Two contentions have been raised before us by the counsel for the appellant. Firstly it is urged by him that no right in the land has accrued to the defendant under the terms of the old, lease. It was not a valid answer to the suit for ejectment that he had a right to get the fresh lease in his favour under the terms of the old lease. His remedy was to file a suit for the specific performance, but he cannot resist the suit for ejectment on that ground.

Particularly in the present case, it was urged that the terms of the lease were very vague and thus he could not even file a suit for the specific performance of the contract. Secondly it was urged that even if the deed can be said to contain a term of renewal, unless the appellant could successfully invoke the aid of Section 53A of the Transfer of Property Act, he cannot, on the strength of the lease, resist the suit for ejectment. Section 53A of the Transfer of Property Act does not apply to the present case and moreover it has not been specifically pleaded in the written statement.
Relying upon the case of Girindra Ch. v. Kamini Nath Roy, AIR 1949 Assam 78 (A), the lower appellate court accepted the contentions of the defendant. That was a case where the trial court had dismissed the suit against the defendant No. 1. The defendant had taken a settlement of the land from the plaintiff for a period of 5 years from 1347 B.S. and had agreed to pay Rs. 50/ - as rent per annum. At the determination of the lease by efflux of time, the plaintiff served a notice asking the defendant to vacate the land as he required it for his own possession. At the expiry of the notice, a suit was brought against the defendant No. 1.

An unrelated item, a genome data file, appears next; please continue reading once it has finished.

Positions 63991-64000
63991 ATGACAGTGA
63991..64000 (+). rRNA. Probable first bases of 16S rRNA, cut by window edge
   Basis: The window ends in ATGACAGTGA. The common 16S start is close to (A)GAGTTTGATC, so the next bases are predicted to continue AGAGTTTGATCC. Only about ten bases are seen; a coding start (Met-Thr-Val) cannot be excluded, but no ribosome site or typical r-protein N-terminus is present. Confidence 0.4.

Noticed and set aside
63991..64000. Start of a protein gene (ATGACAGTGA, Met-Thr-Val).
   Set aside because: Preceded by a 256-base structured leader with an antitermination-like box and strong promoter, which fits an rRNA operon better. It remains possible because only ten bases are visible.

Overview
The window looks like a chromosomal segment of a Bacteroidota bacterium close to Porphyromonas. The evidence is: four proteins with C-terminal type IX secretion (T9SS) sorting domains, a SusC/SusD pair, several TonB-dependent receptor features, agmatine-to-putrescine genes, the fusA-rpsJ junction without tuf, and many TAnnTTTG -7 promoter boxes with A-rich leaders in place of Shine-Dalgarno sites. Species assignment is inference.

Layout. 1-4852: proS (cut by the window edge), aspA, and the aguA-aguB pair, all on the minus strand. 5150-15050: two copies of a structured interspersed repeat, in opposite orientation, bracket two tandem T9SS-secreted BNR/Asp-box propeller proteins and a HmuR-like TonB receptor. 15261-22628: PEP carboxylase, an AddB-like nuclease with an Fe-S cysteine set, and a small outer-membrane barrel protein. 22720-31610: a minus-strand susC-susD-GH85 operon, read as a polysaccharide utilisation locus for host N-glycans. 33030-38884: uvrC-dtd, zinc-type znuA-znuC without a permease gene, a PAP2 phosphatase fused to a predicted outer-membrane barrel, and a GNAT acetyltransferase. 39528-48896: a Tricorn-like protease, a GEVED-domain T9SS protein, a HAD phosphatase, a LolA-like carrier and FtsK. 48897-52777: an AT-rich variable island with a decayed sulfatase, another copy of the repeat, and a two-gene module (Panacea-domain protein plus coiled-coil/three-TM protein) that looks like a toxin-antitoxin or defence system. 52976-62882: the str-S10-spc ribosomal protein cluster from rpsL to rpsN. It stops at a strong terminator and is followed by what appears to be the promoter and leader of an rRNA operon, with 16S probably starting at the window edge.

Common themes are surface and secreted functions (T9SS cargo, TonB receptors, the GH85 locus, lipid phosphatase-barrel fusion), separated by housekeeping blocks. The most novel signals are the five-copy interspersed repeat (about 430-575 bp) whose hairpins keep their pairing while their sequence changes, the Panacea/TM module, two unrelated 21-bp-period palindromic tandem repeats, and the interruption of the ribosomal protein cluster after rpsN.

The defence taken was that he was not liable to be evicted as the plaintiff had agreed by the terms of the old lease to give him an option of renewal of the lease. A few days before the expiry of the period of the lease, a notice had been sent by the defendant to the plaintiff stating that he was prepared to take a fresh lease in accordance with the terms of the agreement as to renewal. The notice was however ignored and the suit was brought. On these facts it was held that under the terms of the lease, an option of renewal was given to the lessee and as he had expressed his intention to take the lease, it was not open to the plaintiff to bring a suit for ejectment. Reliance was placed by this Court on a Calcutta case reported in Hemanta Kumari Debi v. Sefatulla Biswas, AIR 1933 Cal 477 (B).

(3.)THE main contention raised by the appellant is that after the efflux of time under the provisions of the Transfer of Property Act, the defendant was liable to be evicted and unless the defendant can take the benefit of Section 53A of the Transfer of Property Act, the express provisions of the Transfer of Property Act cannot be ignored and the suit for ejectment cannot be defeated.